I told him what I was going to do and said that I would stop if he didn't like it. When the nurse had showed me how to do it a couple of weeks ago, Paul had really fought it, biting on the thing that goes in the mouth. However, he didn't fight at all when I was doing it. I think he knew that I was trying to help him. I got quite a bit of gunk out of him, and his breathing sounded much better after that.
Then Mom started playing hymns on the piano and I sat by him and sang. Our minister, Ken, just happened to come by then, and Mom stopped playing the piano. I told her to go on and play some more because Paul seemed to be enjoying it. Ken and I both sat by Paul, and we sang a few more hymns.
Then all of a sudden I noticed that Paul wasn't breathing. I didn't think too much about it because he has had a lot of apnea lately. I've gotten into the habit of counting seconds whenever that happens, because one of the things they always ask me is how long the apnea is. It was about 17 seconds before he took a breath.
He stopped breathing again very soon after that. I didn't count, but it was probably about 20 seconds. At that time I started realizing that this wasn't the regular apnea he had been having. He took one more breath and then didn't take any more. I was watching his face the entire time, and there was no indication of any pain or struggling whatsover. The breaths that he took were just regular breaths, not gasping or anything.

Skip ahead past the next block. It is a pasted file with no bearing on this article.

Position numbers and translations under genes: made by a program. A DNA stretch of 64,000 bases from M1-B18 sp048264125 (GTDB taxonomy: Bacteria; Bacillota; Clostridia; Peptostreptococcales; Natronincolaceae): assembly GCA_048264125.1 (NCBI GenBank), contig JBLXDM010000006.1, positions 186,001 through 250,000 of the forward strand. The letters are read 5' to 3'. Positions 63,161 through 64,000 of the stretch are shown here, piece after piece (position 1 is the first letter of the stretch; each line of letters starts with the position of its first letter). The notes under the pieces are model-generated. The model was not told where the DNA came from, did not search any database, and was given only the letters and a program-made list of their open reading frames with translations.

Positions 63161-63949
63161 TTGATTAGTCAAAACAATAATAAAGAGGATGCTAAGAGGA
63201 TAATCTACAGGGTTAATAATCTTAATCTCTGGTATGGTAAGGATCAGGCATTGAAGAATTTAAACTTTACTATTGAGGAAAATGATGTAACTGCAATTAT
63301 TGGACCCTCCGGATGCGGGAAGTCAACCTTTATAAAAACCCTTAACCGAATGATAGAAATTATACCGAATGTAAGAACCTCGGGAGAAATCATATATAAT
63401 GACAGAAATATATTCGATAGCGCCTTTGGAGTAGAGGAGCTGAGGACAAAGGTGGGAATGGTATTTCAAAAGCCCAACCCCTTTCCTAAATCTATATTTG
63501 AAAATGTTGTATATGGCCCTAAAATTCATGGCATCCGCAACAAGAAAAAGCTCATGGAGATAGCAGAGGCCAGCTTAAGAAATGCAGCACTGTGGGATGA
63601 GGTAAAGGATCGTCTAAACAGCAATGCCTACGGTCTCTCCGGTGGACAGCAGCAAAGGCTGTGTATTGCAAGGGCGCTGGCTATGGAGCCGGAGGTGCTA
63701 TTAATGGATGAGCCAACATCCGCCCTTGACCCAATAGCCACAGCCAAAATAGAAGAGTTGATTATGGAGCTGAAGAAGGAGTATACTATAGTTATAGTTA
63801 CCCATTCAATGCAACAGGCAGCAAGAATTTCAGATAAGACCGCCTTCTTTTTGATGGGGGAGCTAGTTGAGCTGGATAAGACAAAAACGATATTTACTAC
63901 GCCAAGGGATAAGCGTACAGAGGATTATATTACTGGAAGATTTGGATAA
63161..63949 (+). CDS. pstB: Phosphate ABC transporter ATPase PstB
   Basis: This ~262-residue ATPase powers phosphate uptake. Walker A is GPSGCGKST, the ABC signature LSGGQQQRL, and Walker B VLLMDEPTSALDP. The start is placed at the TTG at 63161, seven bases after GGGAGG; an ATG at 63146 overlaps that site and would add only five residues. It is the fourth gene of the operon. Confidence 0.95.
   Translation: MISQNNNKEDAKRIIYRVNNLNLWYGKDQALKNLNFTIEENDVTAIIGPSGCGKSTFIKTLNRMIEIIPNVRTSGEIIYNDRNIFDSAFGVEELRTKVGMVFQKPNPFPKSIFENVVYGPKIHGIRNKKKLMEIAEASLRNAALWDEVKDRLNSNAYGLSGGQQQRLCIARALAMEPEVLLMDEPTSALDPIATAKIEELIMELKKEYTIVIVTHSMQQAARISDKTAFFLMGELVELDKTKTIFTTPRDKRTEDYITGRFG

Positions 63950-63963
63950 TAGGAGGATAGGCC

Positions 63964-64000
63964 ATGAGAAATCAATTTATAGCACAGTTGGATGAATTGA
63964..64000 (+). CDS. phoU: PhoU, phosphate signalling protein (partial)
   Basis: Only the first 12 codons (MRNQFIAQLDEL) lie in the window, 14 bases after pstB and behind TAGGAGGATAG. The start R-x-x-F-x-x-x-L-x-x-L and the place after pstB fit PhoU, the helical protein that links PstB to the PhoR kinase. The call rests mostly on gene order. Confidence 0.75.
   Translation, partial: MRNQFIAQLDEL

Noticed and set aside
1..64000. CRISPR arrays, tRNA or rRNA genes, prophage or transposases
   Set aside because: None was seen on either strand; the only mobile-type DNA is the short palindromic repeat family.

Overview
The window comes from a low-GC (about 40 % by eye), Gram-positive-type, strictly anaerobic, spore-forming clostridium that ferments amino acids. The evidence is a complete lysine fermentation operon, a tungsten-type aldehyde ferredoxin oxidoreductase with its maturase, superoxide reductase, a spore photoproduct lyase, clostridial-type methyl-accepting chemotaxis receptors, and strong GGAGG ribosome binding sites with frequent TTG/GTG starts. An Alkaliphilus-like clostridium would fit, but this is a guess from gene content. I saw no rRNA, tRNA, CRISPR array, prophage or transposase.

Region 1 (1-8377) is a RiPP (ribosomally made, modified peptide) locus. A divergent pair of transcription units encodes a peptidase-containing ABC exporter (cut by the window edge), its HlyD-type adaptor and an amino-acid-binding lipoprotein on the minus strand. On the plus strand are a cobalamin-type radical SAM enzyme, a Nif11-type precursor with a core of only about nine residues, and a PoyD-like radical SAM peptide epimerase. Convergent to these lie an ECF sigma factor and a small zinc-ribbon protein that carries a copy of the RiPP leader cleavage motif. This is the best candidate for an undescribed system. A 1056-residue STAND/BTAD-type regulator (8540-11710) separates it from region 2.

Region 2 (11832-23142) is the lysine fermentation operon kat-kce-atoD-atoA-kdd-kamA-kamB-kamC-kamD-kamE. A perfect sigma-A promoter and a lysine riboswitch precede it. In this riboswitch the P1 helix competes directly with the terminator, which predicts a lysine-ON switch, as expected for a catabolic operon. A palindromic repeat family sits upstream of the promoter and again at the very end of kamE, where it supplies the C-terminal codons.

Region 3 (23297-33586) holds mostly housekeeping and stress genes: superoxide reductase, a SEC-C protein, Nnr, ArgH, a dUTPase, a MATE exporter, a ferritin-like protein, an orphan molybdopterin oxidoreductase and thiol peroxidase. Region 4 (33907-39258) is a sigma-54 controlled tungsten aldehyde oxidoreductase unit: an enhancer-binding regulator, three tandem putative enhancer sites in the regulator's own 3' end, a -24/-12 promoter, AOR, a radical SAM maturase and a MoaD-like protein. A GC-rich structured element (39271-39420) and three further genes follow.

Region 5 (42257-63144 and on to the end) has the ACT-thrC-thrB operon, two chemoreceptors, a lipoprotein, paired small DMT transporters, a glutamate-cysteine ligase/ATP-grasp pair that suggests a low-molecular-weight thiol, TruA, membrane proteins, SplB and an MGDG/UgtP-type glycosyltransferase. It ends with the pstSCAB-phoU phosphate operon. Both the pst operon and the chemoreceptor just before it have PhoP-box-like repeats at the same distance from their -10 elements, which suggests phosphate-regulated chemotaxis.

I am so thankful that his death was peaceful. Mom was playing "Be Still my Soul" on the piano when he died. She turned around when the song was done and saw that I was crying. I told her that Paul wasn't breathing. She looked at him and knew right away that he had died. She started crying too and we hugged each other, and then she called Philip and Karen. They had slept here the previous night, but had gone back to the apartment for awhile. They were here within 5 minutes. We all had a good cry, and then I told them how peaceful Paul's death had been.
Paul's brother, Ray, and his wife, Sue, got here very soon after that. Ray led us in a little service of annointing Paul's body with oil and water, and that was very meaningful for all of us. I then called the funeral home and told them we wanted the body transported to the U of C hospital. Paul wanted his brain to go to research, and Dr. Nicholas had said they would want it there. I asked the funeral home to wait to come pick up the body until all the arrangements were made for taking it to the hospital. By the time everything was arranged, it was nearly 2 hours after he had died, so we had lots of time to get used to the idea, say "Goodby", etc.
Our good friends, Bob and Al and Barbara, got here before they took the body away, so they were also able to share in that time. When everything was arranged, the guy from the funeral home suggested that we might want to wait in the kitchen while they took the body out and put it in the van. But I decided I wanted to see the whole thing through, and the kids did too. It just seemed a natural part of the process.
Continue to: Apr. 12, 1999
Return to: Diary of a Brain Tumor Patient's Wife
Created and maintained by Renette Davis. Send comments to Renette by clicking here.
Created: June 19, 1999
Last updated: July 21, 2010